Objective: To determine the effect of different seasons on the prevalence of gestational diabetes mellitus (GDM) by using World Health Organization criteria.
Research design and methods: The results of all pregnancy glucose tolerance tests (GTTs) were prospectively collected over a 3-year period in a temperate climate, and the results were grouped by season.
Results: The results of 7,369 pregnancy GTTs were available for consideration. In winter, the median 1-h and 2-h glucose results after GTT were significantly (P < 0.0001) lower than the overall 1-h and 2-h results. The prevalence of GDM at the 1-h diagnostic level was 29% higher in summer and 27% lower in winter than the overall prevalence (P = 0.02). The prevalence of GDM at the 2-h diagnostic level was 28% higher in summer and 31% lower in winter than the overall prevalence (P = 0.01).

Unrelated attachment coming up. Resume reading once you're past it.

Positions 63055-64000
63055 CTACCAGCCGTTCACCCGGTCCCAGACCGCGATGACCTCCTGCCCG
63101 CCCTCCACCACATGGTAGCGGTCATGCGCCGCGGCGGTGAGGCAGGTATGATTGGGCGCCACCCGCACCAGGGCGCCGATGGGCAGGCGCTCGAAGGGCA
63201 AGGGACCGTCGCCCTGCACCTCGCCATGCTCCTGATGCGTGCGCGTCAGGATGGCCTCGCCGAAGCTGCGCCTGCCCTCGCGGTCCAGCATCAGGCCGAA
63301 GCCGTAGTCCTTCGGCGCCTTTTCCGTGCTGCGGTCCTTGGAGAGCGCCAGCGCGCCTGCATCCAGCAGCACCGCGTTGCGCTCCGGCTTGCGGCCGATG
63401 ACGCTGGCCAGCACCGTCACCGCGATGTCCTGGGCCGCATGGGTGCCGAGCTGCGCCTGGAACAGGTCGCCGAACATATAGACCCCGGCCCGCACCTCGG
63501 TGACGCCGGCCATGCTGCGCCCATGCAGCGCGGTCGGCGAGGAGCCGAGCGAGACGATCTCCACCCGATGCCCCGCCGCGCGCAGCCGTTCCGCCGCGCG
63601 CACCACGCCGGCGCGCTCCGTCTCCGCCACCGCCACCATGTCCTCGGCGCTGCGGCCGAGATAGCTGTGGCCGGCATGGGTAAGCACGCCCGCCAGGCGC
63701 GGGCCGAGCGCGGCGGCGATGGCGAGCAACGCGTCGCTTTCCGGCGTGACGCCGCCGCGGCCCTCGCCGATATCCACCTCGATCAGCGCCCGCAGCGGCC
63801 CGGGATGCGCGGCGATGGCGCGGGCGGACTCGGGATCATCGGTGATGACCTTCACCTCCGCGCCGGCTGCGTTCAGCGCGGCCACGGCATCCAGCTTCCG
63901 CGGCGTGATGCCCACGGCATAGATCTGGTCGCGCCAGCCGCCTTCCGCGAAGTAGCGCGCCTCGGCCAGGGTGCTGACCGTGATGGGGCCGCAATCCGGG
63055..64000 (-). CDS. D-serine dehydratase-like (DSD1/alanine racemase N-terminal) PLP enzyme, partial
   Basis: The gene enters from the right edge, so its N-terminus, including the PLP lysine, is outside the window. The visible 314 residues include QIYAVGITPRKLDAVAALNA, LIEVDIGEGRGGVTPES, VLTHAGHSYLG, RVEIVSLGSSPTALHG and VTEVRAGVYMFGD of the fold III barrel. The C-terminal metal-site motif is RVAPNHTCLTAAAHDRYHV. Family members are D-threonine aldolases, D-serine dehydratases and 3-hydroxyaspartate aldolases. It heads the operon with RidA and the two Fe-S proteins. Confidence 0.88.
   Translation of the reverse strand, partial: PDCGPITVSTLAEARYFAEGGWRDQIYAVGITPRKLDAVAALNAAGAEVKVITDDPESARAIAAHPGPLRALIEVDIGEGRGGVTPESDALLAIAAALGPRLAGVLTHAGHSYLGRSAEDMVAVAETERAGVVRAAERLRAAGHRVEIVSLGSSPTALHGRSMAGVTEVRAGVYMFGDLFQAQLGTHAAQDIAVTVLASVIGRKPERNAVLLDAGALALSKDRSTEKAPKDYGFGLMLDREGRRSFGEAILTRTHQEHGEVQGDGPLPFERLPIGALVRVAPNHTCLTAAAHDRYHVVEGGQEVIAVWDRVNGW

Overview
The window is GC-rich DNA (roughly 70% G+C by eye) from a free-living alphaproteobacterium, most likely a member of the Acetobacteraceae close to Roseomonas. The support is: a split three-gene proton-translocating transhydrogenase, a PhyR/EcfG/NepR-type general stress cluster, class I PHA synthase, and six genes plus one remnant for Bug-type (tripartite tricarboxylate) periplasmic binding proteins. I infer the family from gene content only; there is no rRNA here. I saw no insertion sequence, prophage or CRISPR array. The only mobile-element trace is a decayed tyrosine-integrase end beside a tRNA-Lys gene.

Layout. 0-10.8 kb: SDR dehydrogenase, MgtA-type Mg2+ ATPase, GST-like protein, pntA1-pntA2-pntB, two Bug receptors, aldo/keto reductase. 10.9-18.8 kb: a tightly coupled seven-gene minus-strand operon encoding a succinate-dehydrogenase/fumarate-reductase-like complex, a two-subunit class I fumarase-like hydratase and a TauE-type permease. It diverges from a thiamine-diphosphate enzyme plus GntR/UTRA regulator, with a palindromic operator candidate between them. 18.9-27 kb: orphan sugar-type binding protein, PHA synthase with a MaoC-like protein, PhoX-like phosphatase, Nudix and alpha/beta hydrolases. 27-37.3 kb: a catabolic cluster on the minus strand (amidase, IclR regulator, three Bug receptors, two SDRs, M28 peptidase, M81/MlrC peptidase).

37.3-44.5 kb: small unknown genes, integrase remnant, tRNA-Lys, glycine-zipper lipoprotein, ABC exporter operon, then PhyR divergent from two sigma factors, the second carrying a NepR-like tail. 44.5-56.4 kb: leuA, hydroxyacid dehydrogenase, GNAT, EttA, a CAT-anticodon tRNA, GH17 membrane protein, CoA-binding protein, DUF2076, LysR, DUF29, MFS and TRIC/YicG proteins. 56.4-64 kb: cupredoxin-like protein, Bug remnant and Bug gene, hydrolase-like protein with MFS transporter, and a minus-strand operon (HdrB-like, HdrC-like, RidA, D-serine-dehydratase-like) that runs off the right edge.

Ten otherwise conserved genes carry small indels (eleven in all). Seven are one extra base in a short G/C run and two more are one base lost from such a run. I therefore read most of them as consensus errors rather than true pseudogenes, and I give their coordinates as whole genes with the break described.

Conclusions: The prevalence of GDM varies according to seasons, which leads to the possible overdiagnosis of GDM in summer and/or underdiagnosis in winter. Further research into standardization of the GTT or seasonal adjustment of the results may need to be considered.
© 2016 by the American Diabetes Association. Readers may use this article as long as the work is properly cited, the use is educational and not for profit, and the work is not altered.